Q: How did you begin in the performing arts?
I saw the Sound of Music in Connecticut, I grew up there and went to this theater called the Bushnell to see it. I was seven years old. It was a big deal, my first show. I remember every time it would stop I would think I hope it's not over. I remember I would look at my godmother to make sure it wasn't ending. That opened my eyes to something I never knew could be done on stage. It was amazing to me. I signed up to do a talent show at my school. I sang a song from Annie (which I also got to see around that time) and I remember after performing it was so well received and I was eight. My mom milked it, I had an outfit on and a bucket and sponge. The next day at recess my friend said “My mom said you were the best one!” It really hyped me up, I guess, and that was the little bit of encouragement every artist needs to remind you or confirm that you can do what you think is possible. That is when I decided this is what I would do. It is so cool.
Q: What has performing arts taught you that you have applied to your everyday life and how you engage in the world?
Flexibility. You can show up to a show, like doing solo stuff in LA, and you might still not know the order or the order switches of the lineup. You have to remember why you are doing it in the first place. Also teaches you teamwork. It takes a village even if you are a solo act, it takes a team to help you push out your music and share your stuff. I’m so thankful for my community and my team.
Q: Has music helped you overcome any hardships in your life?
Yes, for sure 100%. Every hardship it has helped me overcome. There is a song for every season of my life and is nostalgic and takes you back. I have written stuff to get out emotions, it doesn't always need to be shared. That has helped me just to articulate how I feel and sometimes speaking it or writing it in a journal is not enough but writing and creating music in hard times is therapeutic.
Q: What other interests and passions do you have outside of music that influence and inspire your artistry?
Yoga. Sanity, I think mental health is so important especially in the music industry. Maybe because that is because I'm in LA and I see so many people struggling with mental health issues. Yoga helps me keep a good routine and helps me remember what my morals are what I stand for and I think that is so important as I pave my way throughout these LA streets. I also have a full time job that is really important. I had a studio and it was dope and we had instagram poppin but it wasn't stable and didn't support me enough. That is fine to an extent, but if you don't have backup capital to keep your dreams going you’ll need to find that elsewhere. Now especially I work from home and I'm so thankful I don't have to worry about making an income to keep making music. If I don't have a solid foundation or a place to lay your head or enough money to buy good food you can't create or it's harder to create. You need something sustainable. My goal is to be able to continue creating. Having multiple streams of income is so important, it’s something every artist should be proud of, there is almost a shame in having backup, but I think you should do it.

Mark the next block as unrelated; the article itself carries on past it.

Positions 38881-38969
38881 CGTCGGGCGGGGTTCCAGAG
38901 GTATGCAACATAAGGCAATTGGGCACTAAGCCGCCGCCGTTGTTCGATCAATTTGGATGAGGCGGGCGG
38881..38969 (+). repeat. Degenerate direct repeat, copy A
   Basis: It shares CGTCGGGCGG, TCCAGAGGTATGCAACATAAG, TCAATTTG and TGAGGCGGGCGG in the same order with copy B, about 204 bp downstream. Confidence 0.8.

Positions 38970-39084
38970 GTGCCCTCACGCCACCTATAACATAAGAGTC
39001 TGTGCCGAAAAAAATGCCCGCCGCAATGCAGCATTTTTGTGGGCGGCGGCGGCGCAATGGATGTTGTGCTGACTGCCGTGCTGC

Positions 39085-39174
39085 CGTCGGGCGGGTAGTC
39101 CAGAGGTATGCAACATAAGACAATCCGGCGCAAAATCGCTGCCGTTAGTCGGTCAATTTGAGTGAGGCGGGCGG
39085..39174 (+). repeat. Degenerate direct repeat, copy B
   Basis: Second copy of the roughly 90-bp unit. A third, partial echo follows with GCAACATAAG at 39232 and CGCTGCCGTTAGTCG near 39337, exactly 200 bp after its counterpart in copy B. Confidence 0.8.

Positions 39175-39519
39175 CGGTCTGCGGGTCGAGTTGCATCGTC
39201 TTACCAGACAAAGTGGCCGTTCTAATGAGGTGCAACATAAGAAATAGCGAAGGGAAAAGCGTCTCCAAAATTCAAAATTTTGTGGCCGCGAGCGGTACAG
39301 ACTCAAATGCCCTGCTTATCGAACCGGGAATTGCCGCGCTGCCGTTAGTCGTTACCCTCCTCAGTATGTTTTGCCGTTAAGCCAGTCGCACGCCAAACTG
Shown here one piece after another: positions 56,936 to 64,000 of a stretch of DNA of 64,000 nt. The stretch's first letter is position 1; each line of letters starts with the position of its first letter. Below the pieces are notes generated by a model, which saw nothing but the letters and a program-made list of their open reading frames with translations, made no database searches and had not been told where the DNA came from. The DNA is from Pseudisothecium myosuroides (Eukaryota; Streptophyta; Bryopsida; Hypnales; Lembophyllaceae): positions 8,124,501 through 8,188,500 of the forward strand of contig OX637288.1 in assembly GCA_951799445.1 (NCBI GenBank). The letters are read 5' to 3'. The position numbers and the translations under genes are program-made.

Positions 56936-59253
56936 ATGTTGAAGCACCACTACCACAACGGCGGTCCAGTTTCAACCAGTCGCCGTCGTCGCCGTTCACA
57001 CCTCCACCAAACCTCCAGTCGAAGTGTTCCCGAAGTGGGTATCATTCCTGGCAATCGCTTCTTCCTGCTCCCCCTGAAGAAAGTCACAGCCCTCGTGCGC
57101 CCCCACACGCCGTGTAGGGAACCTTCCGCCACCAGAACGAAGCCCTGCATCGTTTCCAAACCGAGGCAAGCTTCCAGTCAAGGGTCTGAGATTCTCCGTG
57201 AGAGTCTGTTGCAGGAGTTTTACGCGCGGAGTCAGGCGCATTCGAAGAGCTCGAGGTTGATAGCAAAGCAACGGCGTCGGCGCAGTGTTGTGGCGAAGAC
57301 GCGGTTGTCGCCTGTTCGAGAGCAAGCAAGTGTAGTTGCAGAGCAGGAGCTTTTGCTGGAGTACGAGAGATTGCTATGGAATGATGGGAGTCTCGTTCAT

Q: How can music be a platform for social justice issues?
How can it not? As cliche as it sounds, music that succeeds is music that is authentic whether it is rachet or classical it is authentic to whoever created it. I think that is what people really mess with. I think naturally as time goes on it's natural for a musician to write about their reality and through that it opens up dialogue. I think there is a pressure to have the answer when you create, but you can just pose a question through music and spark dialogue or state your opinion and rally by it. Seperate from art, you can use that to get you to a status where you have influence over a lot of people on a separate topic like politics or pandemics. That is true influence and that is something music can help you achieve.
Q: How has the COVID-19 pandemic affected you as a musician?
Well at the beginning of the year I was performing every other week and now there are no venues to perform at. It is ok, honestly that was my focus - to like get in front of as many people as possible. I have very specific goals for myself and for music I just wanted to perform. Obviously I can't perform right now. It has made me more creative as far as how I can use my phone to make a video or practice my guitar more - just creating here. I haven't released a full body of work yet and now this is the perfect time to lock that in and solidify what I want. If anything it has given me more time and different exposure and forced me to be more creative and I'm honestly here for it. This is low key in some ways, aside from people passing away and being so sick and not having resources, having to stay at home is low key what I've wanted so I can focus on things I have been wanting to do. I know that to do many things well you need time, discipline, and focus. And once you are at work for 40 hours plus performing and meeting we have eliminated that. I can take a yoga class for an hour and then hop back on where I couldn’t do that at the office. I feel it has made my music better for where I am at right now.
Q: What is a message you would like to say to health workers on the front lines if you could?
Thank you. Your work is not unnoticed. Please be vocal on what you need from us and your community. Please be vocal about your boundaries and limits, you are human and you deserve rest. Thank you, just thank you. Know you are not alone.